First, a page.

INDIANAPOLIS (WISH) — In the three weeks since tax season officially began, Indiana’s Department of Revenue claims it has flagged more than 500 suspicious attempts to collect tax refunds totaling more than $1 million.
Investigators expect to find more.
Calling it “not just a national problem but an Indiana problem,” the Department of Revenue and the Indiana Attorney General’s office have formed a partnership this year to crack down on tax scams and identity theft. The Department of Revenue has hired additional investigators, but both agencies are pushing citizens to visit the state’s websites to learn how to avoid becoming a victim.
The problem is tracking down suspects who often use computers out of state to hack into citizens’ personal information, an I-Team 8 investigation uncovered. Of the 1,500 fraudulent cases the state’s Department of Revenue identified last year, not one was recommended for local prosecution. The same is true for the 54 complaints received by the Indiana Attorney General’s office.
“Many of them we simply can’t make the case. These are very difficult cases to make. And in many cases these are perpetrators who aren’t even in Indiana,” said Bob Dittmer, a spokesman for the Department of Revenue.
Erin Reece, a spokeswoman for Indiana Attorney General Greg Zoeller’s office, said victims who do file a complaint with the Attorney General’s Office will receive educational materials, guidance on filling out the necessary IRS affidavit form and given the appropriate contact information. Reece added that the Indiana Attorney General’s office doesn’t have the tools at its disposal to investigate federal tax complaints, which is why the IRS often takes the lead.
A spokeswoman with the IRS Criminal Unit said she was unable to provide I-Team 8 with specific numbers on how many Indiana cases were eventually prosecuted.
Mark Barmes has a stack of papers thicker than a Webster dictionary that he usually keeps with him. They are the documents he’s accrued since he learned he may have been the victim of identity theft.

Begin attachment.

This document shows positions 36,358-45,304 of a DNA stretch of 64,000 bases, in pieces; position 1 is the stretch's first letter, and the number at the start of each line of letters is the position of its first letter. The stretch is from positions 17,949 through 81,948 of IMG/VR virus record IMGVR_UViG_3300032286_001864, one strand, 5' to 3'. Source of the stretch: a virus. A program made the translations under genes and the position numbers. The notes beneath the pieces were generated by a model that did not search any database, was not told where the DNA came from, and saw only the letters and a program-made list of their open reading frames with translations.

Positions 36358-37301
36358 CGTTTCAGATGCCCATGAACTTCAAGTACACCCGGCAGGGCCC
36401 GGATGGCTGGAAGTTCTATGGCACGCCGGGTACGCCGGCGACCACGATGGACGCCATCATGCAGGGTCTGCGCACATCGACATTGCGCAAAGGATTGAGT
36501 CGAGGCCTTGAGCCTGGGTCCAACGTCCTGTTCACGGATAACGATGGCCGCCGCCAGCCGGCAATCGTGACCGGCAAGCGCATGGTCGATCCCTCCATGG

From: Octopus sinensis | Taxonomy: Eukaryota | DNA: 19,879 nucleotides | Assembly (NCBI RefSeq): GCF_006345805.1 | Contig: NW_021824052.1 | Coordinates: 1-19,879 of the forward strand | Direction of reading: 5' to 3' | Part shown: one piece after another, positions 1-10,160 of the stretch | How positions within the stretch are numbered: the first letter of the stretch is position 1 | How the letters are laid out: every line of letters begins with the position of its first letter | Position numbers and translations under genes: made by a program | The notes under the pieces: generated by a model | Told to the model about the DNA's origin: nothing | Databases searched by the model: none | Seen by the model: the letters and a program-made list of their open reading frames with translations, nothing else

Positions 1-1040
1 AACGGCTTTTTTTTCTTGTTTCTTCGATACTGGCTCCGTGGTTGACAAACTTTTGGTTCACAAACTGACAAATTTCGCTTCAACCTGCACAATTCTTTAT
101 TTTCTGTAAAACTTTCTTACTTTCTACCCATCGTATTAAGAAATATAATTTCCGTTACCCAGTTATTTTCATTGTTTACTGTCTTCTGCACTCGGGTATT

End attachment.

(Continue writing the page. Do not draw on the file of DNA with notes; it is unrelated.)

After filing his 2012 taxes last year, Barmes claims he didn’t receive a tax refund. While he admits he knew he owed thousands in back taxes, it was a phone conversation with an IRS agent that Barmes claims made him think his identity was compromised. Barmes claims he was informed by the agent that someone filed taxes using his name and received a tax refund in 2006.
“In 2006, they worked in my name which was physically impossible for me to do,” he said.
Impossible because in 2006, Barmes was in state prison – serving out a sentence for forging company checks he used to support his former crack-cocaine habit. (The state’s Department of Corrections confirmed Barmes was in prison during that time, in 2006 at a facility in Plainfield, Ind. and later at Correctional Industrial Facility in Pendleton, Ind. Barmes made parole and was released in late 2011.)
“(The IRS) said they are conducting a thorough review of my return. I called them up and said that I don’t understand the thorough review,” Barmes said.
When asked if the irony escaped him – that a convicted forger would become the victim of identity theft – Barmes said no.
“I thought it was karma,” he said.
Unable to discern which tax debts he owed and which may have come from scammers, Barmes filed for bankruptcy, which was finalized last week, federal court records I-Team 8 obtained show.
I-Team 8 reached out to the IRS Criminal Investigations Unit in Chicago, asking to verify if Barmes had become a victim. In an email, the spokeswoman wrote “it would be very difficult for me to determine if he was the victim of a scheme.”
Barmes filed a police report with IMPD last spring, but claims he too has had trouble determining who was the alleged perpetrator. An IMPD spokesman told I-Team 8 no suspect was identified.
How to avoid being scammed
The Internal Revenue Service has identified dozens of ways scammers target taxpayers. A link to its website can be found here.
“The scammer typically will obtain people’s social security numbers and then will file pretending to be that person and get the refund quickly,” said Abby Kuzma, the Director of Consumer Protection with the Indiana Attorney General’s office. “It’s better not to wait, it’s better to file right away.”
Among the tips from Kuzma recommends:
- Don’t use an unsecured WiFi connection to prepare your taxes online or do online banking.
- Use a trusted tax expert.
- Don’t give out your information over the phone or through an unsecured website.
More information can be found at the Department of Revenue’s website, by clicking here.
Dittmer says his office has hired eight new tax investigators whose only job is to uncover fraudulent tax claims.
“And we are working on getting better at doing that, and we are certainly focused on doing that this year,” he said.
This year, DOR has added steps to ensure claims are vetted. Any claim that comes asking for a refund is immediately vetted through LexisNexis, a third party database company.
If it clears, the tax refund is processed within 12 to 14 days. If it’s not, the state sends a letter to the potential victim asking them to answer a security questionnaire on a secured website. Dittmer admits the vetting process is necessary, but could result in tax returns being delayed by one to five days.